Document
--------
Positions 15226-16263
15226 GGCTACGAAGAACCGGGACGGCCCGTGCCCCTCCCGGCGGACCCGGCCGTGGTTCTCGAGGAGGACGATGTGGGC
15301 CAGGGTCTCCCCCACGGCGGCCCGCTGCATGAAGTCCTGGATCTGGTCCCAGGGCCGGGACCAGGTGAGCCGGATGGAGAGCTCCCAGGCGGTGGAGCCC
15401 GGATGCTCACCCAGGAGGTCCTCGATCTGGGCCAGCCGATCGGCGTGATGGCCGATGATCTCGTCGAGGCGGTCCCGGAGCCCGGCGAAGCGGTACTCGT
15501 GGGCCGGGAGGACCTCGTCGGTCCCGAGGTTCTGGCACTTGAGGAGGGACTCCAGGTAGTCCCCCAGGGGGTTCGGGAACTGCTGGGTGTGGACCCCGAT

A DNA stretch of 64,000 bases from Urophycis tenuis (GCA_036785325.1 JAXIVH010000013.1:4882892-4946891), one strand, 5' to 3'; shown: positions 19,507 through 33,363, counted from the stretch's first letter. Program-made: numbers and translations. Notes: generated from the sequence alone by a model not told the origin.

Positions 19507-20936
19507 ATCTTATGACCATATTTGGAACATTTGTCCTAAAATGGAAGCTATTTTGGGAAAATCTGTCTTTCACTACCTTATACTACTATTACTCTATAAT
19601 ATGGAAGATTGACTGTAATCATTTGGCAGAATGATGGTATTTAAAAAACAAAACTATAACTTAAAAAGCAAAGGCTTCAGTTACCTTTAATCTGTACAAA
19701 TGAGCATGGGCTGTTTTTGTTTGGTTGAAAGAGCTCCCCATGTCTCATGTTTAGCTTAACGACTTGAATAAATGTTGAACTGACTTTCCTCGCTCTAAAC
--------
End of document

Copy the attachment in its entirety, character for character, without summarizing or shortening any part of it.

Positions 15226-16263
15226 GGCTACGAAGAACCGGGACGGCCCGTGCCCCTCCCGGCGGACCCGGCCGTGGTTCTCGAGGAGGACGATGTGGGC
15301 CAGGGTCTCCCCCACGGCGGCCCGCTGCATGAAGTCCTGGATCTGGTCCCAGGGCCGGGACCAGGTGAGCCGGATGGAGAGCTCCCAGGCGGTGGAGCCC
15401 GGATGCTCACCCAGGAGGTCCTCGATCTGGGCCAGCCGATCGGCGTGATGGCCGATGATCTCGTCGAGGCGGTCCCGGAGCCCGGCGAAGCGGTACTCGT
15501 GGGCCGGGAGGACCTCGTCGGTCCCGAGGTTCTGGCACTTGAGGAGGGACTCCAGGTAGTCCCCCAGGGGGTTCGGGAACTGCTGGGTGTGGACCCCGAT

A DNA stretch of 64,000 bases from Urophycis tenuis (GCA_036785325.1 JAXIVH010000013.1:4882892-4946891), one strand, 5' to 3'; shown: positions 19,507 through 33,363, counted from the stretch's first letter. Program-made: numbers and translations. Notes: generated from the sequence alone by a model not told the origin.

Positions 19507-20936
19507 ATCTTATGACCATATTTGGAACATTTGTCCTAAAATGGAAGCTATTTTGGGAAAATCTGTCTTTCACTACCTTATACTACTATTACTCTATAAT
19601 ATGGAAGATTGACTGTAATCATTTGGCAGAATGATGGTATTTAAAAAACAAAACTATAACTTAAAAAGCAAAGGCTTCAGTTACCTTTAATCTGTACAAA
19701 TGAGCATGGGCTGTTTTTGTTTGGTTGAAAGAGCTCCCCATGTCTCATGTTTAGCTTAACGACTTGAATAAATGTTGAACTGACTTTCCTCGCTCTAAAC